Trans inmate raped, beaten in men’s Colorado prison gets $170,000 compensation
A 19-year-old transgender woman who was raped and beaten while incarcerated in a men’s prison has been awarded $170,000 in compensation after suing the Department of Corrections.
The settlement also includes several key changes to Colorado’s treatment of transgender inmates, prompting conversations which could lead to an improvement in conditions for transgender people in prison.
Saunders-Velez, now 21, was sent to prison in 2017 for a probation violation. She asked to be placed in a female facility as she first expressed her female gender identity at the age of six, and started hormone replacement therapy at 16, her lawyer said.
Following this she was sent to a juvenile females’ prison, but was later transferred to a men’s prison in Cañon City where she alleged being raped, assaulted and harassed.
For the first time in a long time, she has hope.
The Colorado Department of Corrections evaluates transgender inmates on a case-by-case basis to determine which gender they will be housed with, according to The Denver Post.
Despite being raped twice within two months, prison officials refused to transfer Saunders-Velez to a female institution, or even back to her previous pod at the men’s facility where she had friends who supported her.
Her complaint accused staff of refusing her requests to only be searched by female guards and be allowed to purchase women’s underwear and facial hair remover. She said guards also refused to use the correct pronouns for her or let her go by her female name.
In 2018, aided by LGBT+ and civil rights advocates, she filed a lawsuit against the Department of Corrections. It was announced on July 10 that she will receive a settlement of $170,000, including $10,000 for medical and mental health services.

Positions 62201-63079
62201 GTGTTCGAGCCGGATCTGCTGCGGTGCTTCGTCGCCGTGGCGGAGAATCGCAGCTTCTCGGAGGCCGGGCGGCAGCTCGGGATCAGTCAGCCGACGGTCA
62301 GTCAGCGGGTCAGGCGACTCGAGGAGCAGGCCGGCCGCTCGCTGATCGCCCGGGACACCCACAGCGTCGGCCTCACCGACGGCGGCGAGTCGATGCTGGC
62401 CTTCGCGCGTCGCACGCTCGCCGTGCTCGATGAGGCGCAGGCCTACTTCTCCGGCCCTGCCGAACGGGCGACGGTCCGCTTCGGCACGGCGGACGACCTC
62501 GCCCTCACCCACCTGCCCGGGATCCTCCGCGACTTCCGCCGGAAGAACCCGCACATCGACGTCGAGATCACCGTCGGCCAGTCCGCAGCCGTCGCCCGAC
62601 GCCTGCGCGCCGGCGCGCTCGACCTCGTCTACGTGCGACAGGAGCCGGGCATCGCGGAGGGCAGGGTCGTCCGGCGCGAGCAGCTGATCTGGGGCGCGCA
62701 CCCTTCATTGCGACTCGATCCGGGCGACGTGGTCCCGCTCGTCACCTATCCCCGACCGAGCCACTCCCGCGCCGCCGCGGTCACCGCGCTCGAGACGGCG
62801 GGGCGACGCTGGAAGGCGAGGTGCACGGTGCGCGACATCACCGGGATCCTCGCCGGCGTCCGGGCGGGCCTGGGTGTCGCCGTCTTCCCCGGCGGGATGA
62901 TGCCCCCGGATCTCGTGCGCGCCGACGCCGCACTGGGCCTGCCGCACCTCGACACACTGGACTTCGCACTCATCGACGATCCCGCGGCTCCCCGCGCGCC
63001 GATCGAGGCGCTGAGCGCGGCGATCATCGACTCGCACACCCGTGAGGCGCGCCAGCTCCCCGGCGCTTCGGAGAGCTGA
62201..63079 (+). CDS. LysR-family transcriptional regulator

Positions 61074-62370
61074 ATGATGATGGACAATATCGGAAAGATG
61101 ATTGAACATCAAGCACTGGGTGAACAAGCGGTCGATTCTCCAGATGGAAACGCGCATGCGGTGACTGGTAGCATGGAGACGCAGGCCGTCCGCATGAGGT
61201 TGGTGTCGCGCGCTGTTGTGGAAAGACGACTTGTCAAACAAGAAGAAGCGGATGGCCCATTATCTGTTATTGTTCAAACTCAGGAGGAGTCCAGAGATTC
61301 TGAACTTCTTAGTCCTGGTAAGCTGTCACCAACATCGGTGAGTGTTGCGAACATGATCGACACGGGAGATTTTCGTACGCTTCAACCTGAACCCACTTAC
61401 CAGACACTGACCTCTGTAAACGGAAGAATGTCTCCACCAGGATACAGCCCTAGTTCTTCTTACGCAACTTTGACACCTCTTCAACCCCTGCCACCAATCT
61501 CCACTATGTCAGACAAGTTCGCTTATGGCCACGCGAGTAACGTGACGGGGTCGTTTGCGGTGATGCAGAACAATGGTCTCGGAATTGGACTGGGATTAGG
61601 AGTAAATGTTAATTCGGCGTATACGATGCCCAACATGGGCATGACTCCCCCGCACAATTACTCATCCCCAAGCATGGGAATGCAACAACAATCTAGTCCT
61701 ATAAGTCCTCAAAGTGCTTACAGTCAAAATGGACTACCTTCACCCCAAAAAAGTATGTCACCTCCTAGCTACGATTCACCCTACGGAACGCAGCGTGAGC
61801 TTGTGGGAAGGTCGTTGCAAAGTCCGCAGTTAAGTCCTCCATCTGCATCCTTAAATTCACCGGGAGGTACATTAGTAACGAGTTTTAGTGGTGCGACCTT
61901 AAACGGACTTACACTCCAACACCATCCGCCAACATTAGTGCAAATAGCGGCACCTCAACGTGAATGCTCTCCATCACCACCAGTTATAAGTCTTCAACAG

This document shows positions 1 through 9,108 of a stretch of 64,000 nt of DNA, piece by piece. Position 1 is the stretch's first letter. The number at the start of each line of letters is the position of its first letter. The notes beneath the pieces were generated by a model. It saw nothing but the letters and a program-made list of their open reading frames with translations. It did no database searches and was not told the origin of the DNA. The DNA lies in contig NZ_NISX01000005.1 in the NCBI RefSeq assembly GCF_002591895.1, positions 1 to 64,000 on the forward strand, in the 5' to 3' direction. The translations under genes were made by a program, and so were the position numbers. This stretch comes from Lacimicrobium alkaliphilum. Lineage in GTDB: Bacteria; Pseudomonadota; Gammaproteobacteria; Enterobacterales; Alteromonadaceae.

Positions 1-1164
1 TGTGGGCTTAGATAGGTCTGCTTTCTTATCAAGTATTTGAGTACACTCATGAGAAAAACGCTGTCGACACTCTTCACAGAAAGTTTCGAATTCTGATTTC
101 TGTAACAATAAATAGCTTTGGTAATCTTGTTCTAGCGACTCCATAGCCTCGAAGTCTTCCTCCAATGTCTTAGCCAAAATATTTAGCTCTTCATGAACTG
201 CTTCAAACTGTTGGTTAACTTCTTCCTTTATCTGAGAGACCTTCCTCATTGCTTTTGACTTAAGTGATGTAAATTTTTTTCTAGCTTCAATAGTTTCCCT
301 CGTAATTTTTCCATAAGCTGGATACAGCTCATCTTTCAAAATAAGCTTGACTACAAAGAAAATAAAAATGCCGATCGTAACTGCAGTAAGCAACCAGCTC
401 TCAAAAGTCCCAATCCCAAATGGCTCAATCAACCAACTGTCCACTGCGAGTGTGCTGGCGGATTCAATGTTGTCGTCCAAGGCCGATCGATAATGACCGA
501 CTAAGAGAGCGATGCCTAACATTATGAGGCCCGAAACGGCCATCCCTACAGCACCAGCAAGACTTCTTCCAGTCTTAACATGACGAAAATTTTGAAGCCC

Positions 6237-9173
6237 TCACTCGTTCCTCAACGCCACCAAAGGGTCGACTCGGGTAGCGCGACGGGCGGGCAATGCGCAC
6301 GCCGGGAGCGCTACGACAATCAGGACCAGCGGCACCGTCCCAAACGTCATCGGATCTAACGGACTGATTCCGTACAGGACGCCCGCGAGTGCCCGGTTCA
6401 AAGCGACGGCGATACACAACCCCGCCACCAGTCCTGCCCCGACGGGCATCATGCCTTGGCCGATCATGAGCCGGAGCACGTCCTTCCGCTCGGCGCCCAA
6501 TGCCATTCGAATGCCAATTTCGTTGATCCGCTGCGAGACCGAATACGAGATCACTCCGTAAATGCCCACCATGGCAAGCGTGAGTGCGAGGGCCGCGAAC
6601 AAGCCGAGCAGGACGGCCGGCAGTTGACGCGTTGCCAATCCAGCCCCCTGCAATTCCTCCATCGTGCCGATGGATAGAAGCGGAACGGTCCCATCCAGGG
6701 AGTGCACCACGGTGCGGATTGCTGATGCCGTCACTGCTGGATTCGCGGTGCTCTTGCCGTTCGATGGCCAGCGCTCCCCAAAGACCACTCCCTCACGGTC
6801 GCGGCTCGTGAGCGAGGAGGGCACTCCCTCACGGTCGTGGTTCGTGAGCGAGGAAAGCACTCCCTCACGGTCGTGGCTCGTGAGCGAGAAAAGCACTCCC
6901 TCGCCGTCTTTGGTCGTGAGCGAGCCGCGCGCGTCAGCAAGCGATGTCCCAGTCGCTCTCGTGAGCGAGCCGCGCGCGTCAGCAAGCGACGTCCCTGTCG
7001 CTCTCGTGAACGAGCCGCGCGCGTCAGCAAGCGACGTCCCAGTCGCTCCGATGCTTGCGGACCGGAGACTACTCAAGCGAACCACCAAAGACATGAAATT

“For the first time in a long time, she has hope,” Paula Greisen, Saunders-Velez’s attorney. “She feels her voice has been heard.”
A significant step for transgender inmates
The settlement also includes more training for corrections officers, changes to the in-take process and increased options for female hygiene and commissary items in male prison — a significant step for transgender inmates.
“Lindsay wouldn’t have agreed to this settlement without some of these systemic changes,” said Greisen.
“We’re extremely pleased the Department of Corrections, the state of Colorado and the attorney general’s office has been engaged in very productive discussion, not just about Lindsay’s case, but about fair treatment of the transgender community.”
Saunders-Velez is expected to be released from prison in October.
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Although her request to be housed in a women’s prison was denied, as part of the settlement she was transferred to a Denver facility for male inmates where she feels safer, Greisen said. She also will no longer be regularly strip-searched by male guards.
Transgender inmates are at extreme risk of rape and violence
In the US about 3,200 inmates identify as transgender, and almost 40 percent report being sexually assaulted in prison, according to the ACLU. Nearly a third are placed in solitary confinement, mostly because they are vulnerable to attacks from other inmates.
It is unclear how Saunders-Velez’s case will affect future housing decisions, but she and her lawyer have hope the lawsuit’s result could be “a sign of shifting attitudes in state government.”
“We still have a long ways to go, but you have to first start by understanding and respecting the dignity of women,” Greisen said. “The settlement is a very important step that the state of Colorado has taken to acknowledge this community.”
Lawrence Pacheco, a spokesman for Attorney General Phil Weiser, said the state did not admit any liability in the settlement.